D. Martyn Lloyd-Jones
For we are his workmanship, created in Christ Jesus unto good works, which God hath before ordained that we should walk in them. - Ephesians 2:10
We have glanced at this great statement previously when we took it in its context in connection with the two previous verses, 8 and 9. These three verses together, as we saw, are a composite statement, therefore before we come to take this verse on its own, it was right that we should have taken it as a part of the argument which the apostle puts before us in the three verses together. The argument is that our salvation is entirely of grace; it results from the grace of God. There is no boasting; that is excluded altogether. We must not even boast of our faith, we must not turn even faith into ‘works’. ‘We are saved by grace, through faith.’ Faith is the instrument and the channel, it is not the determining cause. Now that is the great argument, you remember, that it is all by grace and of grace. The apostle puts it in a negative and in a positive manner. And in this tenth verse he brings out what is in many ways his final argument. He says it is entirely of grace; it is not of yourselves, it is the gift of God, not of works, lest any man should boast, ‘for we are His workmanship’—any other view is impossible, is quite inadequate and ridiculous. And indeed, he says, this can finally be clinched by the fact that the good works that we ought to perform as Christians are works that are already before ordained that we should walk in them. Even the very works that we do as Christians are prepared beforehand by God that we might walk in them. So far then, we have looked at this statement in a general and, chiefly, negative way.
It is, however, such a profound and such a glorious statement that it would be very wrong to leave it just at that. It is a part of the argument, but it is also a statement in and of itself, a positive statement, and one of the most important and vital statements that we can ever consider. Here we are given one of’ Paul’s definitions of what its means to be a Christian. And there is, I suppose, no more exalted statement of it than just this, that we are God’s workmanship. That is the truth about us all as Christians, and that is the truth about the Christian Church. It is our business to learn to think of ourselves in that way; and it is only as we do so that we shall truly function as Christians.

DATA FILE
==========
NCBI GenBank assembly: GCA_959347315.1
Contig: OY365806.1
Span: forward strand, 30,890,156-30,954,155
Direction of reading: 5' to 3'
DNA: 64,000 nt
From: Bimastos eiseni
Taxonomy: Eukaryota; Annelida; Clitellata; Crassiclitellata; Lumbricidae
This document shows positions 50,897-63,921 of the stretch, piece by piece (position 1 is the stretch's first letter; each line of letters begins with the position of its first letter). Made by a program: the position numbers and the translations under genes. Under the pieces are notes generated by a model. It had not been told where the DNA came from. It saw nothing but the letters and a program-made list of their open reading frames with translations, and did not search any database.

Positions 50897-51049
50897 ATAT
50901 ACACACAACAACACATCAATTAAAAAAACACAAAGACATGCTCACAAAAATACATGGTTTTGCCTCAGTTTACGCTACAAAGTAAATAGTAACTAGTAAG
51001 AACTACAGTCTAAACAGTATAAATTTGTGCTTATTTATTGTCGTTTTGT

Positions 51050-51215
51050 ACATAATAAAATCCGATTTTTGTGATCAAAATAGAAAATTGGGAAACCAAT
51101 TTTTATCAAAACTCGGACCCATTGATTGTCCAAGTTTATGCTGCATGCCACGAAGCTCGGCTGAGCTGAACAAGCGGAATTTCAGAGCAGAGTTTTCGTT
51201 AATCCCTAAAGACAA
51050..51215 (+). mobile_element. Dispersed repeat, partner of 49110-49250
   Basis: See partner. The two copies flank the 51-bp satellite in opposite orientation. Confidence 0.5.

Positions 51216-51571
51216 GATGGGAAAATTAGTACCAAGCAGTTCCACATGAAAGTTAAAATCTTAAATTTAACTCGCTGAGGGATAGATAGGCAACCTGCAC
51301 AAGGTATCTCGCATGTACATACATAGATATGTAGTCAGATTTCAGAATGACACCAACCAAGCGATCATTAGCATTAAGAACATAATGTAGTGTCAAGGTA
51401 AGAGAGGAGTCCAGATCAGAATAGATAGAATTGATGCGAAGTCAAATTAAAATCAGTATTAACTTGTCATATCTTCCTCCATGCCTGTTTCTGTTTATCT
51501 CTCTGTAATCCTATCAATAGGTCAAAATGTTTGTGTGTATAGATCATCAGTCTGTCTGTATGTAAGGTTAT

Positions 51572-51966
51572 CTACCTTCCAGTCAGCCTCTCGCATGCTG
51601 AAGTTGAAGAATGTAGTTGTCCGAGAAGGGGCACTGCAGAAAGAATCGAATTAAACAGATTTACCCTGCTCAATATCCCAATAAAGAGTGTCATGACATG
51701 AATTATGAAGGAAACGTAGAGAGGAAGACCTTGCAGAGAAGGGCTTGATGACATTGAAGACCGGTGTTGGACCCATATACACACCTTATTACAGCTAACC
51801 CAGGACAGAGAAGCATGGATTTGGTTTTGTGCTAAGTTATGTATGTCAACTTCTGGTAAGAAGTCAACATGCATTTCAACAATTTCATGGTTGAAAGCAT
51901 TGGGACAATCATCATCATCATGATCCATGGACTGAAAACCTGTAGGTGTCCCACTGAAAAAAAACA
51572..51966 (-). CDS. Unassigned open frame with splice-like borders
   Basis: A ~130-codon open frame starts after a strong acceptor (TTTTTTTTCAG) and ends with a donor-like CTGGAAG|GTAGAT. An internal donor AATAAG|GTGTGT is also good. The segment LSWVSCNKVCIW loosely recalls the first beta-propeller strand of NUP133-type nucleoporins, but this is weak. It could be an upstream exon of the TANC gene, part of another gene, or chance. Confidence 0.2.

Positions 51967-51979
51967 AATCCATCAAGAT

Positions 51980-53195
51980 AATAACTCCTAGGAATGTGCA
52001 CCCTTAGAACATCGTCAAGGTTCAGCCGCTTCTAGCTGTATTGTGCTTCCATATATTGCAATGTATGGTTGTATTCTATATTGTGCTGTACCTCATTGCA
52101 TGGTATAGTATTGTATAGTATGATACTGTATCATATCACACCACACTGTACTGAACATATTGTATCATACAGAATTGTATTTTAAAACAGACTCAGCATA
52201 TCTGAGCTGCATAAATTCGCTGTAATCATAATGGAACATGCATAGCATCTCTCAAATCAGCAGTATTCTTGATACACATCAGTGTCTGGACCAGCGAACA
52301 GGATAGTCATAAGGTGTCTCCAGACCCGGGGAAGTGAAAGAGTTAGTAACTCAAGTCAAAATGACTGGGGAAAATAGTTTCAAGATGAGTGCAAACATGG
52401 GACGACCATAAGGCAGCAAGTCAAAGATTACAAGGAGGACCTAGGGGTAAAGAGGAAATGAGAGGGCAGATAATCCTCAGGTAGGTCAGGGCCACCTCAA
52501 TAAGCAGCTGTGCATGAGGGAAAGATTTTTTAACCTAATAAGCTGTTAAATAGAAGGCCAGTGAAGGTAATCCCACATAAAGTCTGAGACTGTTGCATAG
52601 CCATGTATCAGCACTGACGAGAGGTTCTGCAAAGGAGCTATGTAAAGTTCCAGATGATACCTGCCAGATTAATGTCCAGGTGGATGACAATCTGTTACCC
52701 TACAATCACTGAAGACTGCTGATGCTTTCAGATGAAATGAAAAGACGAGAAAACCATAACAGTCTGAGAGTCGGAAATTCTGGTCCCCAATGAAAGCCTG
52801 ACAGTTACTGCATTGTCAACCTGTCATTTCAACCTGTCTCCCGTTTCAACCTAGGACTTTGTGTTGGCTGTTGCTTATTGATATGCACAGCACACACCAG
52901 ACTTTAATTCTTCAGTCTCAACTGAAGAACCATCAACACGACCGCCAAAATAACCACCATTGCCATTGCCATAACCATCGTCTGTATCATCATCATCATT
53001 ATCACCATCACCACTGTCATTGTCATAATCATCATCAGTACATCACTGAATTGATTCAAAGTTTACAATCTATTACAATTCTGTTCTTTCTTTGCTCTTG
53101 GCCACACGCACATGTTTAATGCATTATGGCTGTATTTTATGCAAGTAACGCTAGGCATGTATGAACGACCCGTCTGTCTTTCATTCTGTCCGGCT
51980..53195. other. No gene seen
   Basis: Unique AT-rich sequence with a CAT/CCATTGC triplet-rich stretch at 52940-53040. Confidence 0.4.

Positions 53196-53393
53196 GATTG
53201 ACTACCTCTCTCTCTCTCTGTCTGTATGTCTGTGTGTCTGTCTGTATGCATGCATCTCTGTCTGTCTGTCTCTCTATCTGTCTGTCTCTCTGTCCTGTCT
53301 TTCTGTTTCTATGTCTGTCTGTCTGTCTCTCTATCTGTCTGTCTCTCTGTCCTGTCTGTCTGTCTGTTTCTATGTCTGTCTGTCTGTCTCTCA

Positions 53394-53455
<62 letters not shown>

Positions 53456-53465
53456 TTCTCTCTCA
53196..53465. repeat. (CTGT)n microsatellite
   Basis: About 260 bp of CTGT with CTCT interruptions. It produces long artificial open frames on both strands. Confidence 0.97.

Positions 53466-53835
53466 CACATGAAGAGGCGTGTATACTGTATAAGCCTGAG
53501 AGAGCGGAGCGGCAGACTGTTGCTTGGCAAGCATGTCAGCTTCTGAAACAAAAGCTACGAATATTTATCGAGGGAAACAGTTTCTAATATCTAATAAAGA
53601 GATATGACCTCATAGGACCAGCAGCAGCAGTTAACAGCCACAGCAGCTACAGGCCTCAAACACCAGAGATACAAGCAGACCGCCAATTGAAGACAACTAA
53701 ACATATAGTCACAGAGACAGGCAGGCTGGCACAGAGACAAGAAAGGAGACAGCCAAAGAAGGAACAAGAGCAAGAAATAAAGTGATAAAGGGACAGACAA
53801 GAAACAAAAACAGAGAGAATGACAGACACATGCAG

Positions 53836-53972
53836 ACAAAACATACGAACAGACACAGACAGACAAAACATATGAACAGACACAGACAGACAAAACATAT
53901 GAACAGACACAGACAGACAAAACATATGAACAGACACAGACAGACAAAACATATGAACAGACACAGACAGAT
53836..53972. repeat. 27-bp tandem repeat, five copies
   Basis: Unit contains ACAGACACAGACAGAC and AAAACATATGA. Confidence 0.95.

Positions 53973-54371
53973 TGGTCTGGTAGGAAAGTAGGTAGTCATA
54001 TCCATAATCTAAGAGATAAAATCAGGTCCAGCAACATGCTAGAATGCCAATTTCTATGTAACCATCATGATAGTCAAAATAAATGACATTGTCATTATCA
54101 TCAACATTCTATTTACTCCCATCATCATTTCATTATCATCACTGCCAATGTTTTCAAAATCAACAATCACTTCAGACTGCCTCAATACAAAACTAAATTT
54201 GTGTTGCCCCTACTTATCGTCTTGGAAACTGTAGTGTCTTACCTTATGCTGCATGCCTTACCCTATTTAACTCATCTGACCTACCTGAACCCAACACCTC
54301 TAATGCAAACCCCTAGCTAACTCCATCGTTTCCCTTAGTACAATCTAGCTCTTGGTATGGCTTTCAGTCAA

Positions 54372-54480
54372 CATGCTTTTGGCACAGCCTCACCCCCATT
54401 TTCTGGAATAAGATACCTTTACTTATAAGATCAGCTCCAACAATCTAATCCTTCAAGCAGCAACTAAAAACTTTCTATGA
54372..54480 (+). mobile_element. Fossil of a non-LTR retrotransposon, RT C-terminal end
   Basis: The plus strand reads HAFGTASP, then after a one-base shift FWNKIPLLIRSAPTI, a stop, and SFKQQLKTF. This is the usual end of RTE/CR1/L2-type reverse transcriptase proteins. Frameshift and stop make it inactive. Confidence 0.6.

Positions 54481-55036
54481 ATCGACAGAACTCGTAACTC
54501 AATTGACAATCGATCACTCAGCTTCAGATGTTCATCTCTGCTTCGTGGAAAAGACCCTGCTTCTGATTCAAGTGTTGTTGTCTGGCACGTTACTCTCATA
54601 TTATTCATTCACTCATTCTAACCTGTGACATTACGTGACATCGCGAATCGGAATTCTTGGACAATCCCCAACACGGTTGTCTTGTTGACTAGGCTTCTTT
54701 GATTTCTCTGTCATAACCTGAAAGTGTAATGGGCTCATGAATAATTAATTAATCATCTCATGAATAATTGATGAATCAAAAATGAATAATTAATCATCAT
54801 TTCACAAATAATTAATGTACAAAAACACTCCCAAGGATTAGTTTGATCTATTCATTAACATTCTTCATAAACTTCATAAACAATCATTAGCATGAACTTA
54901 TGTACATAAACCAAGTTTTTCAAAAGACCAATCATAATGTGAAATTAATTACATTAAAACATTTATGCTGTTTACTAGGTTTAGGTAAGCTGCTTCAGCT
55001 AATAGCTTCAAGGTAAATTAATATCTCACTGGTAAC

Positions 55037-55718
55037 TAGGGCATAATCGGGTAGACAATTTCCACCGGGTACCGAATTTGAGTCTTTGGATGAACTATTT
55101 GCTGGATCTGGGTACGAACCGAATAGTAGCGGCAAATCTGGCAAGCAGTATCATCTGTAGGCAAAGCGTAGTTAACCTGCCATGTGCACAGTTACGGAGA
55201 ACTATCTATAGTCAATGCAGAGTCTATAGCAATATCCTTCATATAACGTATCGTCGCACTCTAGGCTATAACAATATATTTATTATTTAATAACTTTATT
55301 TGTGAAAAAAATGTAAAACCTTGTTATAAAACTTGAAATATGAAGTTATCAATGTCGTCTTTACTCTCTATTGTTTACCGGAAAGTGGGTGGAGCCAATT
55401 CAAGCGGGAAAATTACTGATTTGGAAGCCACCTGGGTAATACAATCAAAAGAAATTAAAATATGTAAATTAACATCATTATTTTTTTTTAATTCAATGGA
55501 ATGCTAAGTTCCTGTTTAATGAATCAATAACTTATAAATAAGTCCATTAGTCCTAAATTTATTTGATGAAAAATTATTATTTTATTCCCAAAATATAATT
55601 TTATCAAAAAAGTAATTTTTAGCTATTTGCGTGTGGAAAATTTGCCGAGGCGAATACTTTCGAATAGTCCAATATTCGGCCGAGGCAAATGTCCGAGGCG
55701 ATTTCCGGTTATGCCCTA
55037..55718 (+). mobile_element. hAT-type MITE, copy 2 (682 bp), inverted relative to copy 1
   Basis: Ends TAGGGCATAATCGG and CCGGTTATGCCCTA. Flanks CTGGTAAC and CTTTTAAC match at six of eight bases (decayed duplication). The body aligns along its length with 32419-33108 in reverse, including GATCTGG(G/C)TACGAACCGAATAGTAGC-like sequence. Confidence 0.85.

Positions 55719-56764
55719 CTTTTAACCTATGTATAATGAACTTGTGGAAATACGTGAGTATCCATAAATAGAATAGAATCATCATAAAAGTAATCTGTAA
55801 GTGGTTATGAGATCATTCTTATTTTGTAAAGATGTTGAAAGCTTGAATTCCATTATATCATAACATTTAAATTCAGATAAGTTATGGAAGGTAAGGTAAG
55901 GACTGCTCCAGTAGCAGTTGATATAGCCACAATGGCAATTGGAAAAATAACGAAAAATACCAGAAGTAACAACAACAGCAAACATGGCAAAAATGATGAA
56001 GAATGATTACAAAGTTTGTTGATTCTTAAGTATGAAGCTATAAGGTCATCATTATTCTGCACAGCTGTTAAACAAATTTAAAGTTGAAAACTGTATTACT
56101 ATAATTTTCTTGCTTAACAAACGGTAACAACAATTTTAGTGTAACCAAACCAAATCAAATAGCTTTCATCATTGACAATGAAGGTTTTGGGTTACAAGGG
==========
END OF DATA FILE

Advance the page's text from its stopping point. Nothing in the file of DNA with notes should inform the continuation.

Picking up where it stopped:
It seems to me, more and more, that all our troubles really come from our failure to realise the truth about ourselves and our position as Christians. The central trouble with us—and it is an astounding thing to realise—is our initial failure to have the true view of these matters. We are so much the creatures of tradition. We start off with the wrong ideas—the natural man ever starts with a wrong conception of Christianity. We persist in thinking of it as just being good or doing good, or some such thing; and it is extremely difficult to shed that idea. But that is something which falls hopelessly short of this great New Testament concept. These New Testament Christians are constantly being exhorted to realise the privilege of their position. Though they are but a handful of people in a great pagan society they are always being told to rejoice, to consider their wonderful destiny; they are being reminded of who they are and what they are, and they are told to lift up their heads and to go forward in a triumphant manner. All that is done, of course, in the light of what the New Testament expounds as the true doctrine concerning the Christian.
This matter can be put in the form of a question. Are we filled with a sense of privilege and of joy? What is our understanding of being Christian? What is our view of the Church? Is it not true to say that, speaking generally, we always tend to think of it in merely human terms? We tend to think of the whole Church of God as a human institution and society, we think in terms of the activities of men and what men are doing and not doing, and of committees and gatherings and organisations and the like. All these things are undoubtedly a part of it, and they are essential, but they do not constitute the Church. That is not what makes the Church the Church. And again, it is exactly the same with regard to the individual Christian. Are we confident, have we got assurance, as we think of ourselves and consider the complete Christian life and all that belongs to that life? Do we think of it solely in terms of ourselves and of what we are doing and proposing to do, or do we see ourselves as part of a great process? Do we realise that we have the privilege of being brought into a great scheme and plan? Now that is the idea and outlook the apostle is putting before us here, in a positive manner. Let us therefore, come immediately to a consideration of the terms he uses.